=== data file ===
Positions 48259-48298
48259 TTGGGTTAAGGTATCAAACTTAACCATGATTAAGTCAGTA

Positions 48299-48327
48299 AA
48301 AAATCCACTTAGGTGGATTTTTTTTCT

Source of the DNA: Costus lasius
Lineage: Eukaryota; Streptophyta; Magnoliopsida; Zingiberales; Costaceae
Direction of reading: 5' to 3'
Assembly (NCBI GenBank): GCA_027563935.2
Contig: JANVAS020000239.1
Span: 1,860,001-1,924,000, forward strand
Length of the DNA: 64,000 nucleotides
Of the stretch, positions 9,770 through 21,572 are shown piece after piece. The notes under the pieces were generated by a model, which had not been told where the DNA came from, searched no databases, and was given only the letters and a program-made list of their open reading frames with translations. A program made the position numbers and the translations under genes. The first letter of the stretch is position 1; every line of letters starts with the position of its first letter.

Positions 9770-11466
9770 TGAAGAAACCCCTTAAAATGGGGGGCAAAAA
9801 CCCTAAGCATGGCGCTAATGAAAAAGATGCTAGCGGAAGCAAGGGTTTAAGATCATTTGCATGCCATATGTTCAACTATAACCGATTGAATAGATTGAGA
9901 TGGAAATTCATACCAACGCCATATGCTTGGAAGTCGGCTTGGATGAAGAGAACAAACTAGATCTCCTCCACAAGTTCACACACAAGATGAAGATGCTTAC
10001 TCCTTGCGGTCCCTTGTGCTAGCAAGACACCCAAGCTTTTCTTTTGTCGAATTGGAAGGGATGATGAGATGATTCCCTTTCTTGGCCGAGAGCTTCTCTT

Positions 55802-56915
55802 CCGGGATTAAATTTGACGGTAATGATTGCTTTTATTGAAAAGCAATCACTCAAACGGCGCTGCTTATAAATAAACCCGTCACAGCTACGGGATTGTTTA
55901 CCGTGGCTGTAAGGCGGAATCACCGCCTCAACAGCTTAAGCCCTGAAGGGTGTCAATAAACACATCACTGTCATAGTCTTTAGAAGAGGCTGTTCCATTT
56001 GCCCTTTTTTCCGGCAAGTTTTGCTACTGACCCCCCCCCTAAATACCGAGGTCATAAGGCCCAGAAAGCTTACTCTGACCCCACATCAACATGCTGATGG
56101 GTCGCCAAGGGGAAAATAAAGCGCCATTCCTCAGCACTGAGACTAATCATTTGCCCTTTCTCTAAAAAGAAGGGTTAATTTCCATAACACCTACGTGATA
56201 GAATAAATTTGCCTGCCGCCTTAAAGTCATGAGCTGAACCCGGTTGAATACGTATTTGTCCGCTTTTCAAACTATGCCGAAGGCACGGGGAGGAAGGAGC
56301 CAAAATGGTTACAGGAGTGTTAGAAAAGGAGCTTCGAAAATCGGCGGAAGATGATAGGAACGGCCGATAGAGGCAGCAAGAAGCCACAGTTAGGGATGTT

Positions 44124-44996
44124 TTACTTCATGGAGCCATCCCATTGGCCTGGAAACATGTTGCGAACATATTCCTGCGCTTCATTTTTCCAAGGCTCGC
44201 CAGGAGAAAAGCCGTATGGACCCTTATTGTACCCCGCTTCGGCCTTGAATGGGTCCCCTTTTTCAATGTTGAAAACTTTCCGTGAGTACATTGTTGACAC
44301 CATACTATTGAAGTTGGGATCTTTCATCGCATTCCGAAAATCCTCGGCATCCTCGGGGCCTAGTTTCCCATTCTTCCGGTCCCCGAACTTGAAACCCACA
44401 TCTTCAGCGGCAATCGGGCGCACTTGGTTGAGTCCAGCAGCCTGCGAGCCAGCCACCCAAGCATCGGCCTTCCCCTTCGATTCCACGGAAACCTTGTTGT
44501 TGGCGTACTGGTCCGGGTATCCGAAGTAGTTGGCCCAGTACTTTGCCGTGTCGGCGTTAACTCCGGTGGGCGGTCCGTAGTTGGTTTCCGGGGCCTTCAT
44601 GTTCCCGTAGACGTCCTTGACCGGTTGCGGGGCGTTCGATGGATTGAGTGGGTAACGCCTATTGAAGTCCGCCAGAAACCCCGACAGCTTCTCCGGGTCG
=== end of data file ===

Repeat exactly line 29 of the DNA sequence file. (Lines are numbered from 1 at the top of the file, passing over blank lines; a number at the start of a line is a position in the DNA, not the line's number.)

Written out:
44301 CATACTATTGAAGTTGGGATCTTTCATCGCATTCCGAAAATCCTCGGCATCCTCGGGGCCTAGTTTCCCATTCTTCCGGTCCCCGAACTTGAAACCCACA